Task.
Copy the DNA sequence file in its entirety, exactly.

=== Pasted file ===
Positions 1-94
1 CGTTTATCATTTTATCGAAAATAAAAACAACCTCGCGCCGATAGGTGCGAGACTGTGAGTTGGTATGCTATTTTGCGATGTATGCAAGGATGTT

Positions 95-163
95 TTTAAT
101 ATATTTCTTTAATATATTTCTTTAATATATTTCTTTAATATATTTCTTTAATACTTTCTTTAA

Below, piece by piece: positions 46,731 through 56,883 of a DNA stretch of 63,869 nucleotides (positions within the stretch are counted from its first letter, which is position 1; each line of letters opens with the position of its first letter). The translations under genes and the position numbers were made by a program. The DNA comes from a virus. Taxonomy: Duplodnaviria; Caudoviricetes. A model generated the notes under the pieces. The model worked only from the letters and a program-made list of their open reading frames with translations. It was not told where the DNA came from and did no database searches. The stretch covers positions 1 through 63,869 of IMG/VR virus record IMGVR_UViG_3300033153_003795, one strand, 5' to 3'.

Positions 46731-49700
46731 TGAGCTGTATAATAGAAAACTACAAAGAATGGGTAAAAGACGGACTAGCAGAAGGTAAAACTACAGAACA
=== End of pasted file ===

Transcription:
Positions 1-94
1 CGTTTATCATTTTATCGAAAATAAAAACAACCTCGCGCCGATAGGTGCGAGACTGTGAGTTGGTATGCTATTTTGCGATGTATGCAAGGATGTT

Positions 95-163
95 TTTAAT
101 ATATTTCTTTAATATATTTCTTTAATATATTTCTTTAATATATTTCTTTAATACTTTCTTTAA

Below, piece by piece: positions 46,731 through 56,883 of a DNA stretch of 63,869 nucleotides (positions within the stretch are counted from its first letter, which is position 1; each line of letters opens with the position of its first letter). The translations under genes and the position numbers were made by a program. The DNA comes from a virus. Taxonomy: Duplodnaviria; Caudoviricetes. A model generated the notes under the pieces. The model worked only from the letters and a program-made list of their open reading frames with translations. It was not told where the DNA came from and did no database searches. The stretch covers positions 1 through 63,869 of IMG/VR virus record IMGVR_UViG_3300033153_003795, one strand, 5' to 3'.

Positions 46731-49700
46731 TGAGCTGTATAATAGAAAACTACAAAGAATGGGTAAAAGACGGACTAGCAGAAGGTAAAACTACAGAACA